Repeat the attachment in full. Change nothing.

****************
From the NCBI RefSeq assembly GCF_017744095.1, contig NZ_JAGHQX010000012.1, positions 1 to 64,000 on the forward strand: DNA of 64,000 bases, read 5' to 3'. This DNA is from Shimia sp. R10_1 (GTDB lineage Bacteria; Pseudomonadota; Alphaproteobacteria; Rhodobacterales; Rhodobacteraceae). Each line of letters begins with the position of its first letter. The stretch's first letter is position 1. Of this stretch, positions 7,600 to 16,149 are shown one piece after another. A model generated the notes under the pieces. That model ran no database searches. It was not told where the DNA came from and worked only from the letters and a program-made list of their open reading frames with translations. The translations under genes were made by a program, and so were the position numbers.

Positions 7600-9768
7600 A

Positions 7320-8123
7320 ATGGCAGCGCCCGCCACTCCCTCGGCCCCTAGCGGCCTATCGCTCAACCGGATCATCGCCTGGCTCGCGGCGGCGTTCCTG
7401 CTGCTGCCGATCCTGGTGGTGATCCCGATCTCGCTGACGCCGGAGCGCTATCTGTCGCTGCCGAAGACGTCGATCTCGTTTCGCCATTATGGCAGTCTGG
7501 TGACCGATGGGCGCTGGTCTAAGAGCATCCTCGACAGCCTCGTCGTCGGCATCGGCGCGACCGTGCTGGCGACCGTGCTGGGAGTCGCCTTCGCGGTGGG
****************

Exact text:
From the NCBI RefSeq assembly GCF_017744095.1, contig NZ_JAGHQX010000012.1, positions 1 to 64,000 on the forward strand: DNA of 64,000 bases, read 5' to 3'. This DNA is from Shimia sp. R10_1 (GTDB lineage Bacteria; Pseudomonadota; Alphaproteobacteria; Rhodobacterales; Rhodobacteraceae). Each line of letters begins with the position of its first letter. The stretch's first letter is position 1. Of this stretch, positions 7,600 to 16,149 are shown one piece after another. A model generated the notes under the pieces. That model ran no database searches. It was not told where the DNA came from and worked only from the letters and a program-made list of their open reading frames with translations. The translations under genes were made by a program, and so were the position numbers.

Positions 7600-9768
7600 A

Positions 7320-8123
7320 ATGGCAGCGCCCGCCACTCCCTCGGCCCCTAGCGGCCTATCGCTCAACCGGATCATCGCCTGGCTCGCGGCGGCGTTCCTG
7401 CTGCTGCCGATCCTGGTGGTGATCCCGATCTCGCTGACGCCGGAGCGCTATCTGTCGCTGCCGAAGACGTCGATCTCGTTTCGCCATTATGGCAGTCTGG
7501 TGACCGATGGGCGCTGGTCTAAGAGCATCCTCGACAGCCTCGTCGTCGGCATCGGCGCGACCGTGCTGGCGACCGTGCTGGGAGTCGCCTTCGCGGTGGG